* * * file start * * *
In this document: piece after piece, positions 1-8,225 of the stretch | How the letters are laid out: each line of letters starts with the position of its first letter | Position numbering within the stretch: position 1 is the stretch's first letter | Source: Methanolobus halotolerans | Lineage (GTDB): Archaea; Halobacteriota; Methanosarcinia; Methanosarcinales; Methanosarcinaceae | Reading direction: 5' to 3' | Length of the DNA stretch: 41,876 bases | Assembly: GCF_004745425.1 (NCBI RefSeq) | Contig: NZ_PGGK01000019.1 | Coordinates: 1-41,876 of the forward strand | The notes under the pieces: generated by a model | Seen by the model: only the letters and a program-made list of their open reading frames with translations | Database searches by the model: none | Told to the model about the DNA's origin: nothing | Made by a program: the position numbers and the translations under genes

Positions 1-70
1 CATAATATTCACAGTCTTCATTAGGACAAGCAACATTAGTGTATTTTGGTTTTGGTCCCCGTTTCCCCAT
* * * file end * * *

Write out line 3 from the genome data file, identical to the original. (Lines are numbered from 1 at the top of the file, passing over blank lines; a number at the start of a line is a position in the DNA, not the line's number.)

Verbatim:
1 CATAATATTCACAGTCTTCATTAGGACAAGCAACATTAGTGTATTTTGGTTTTGGTCCCCGTTTCCCCAT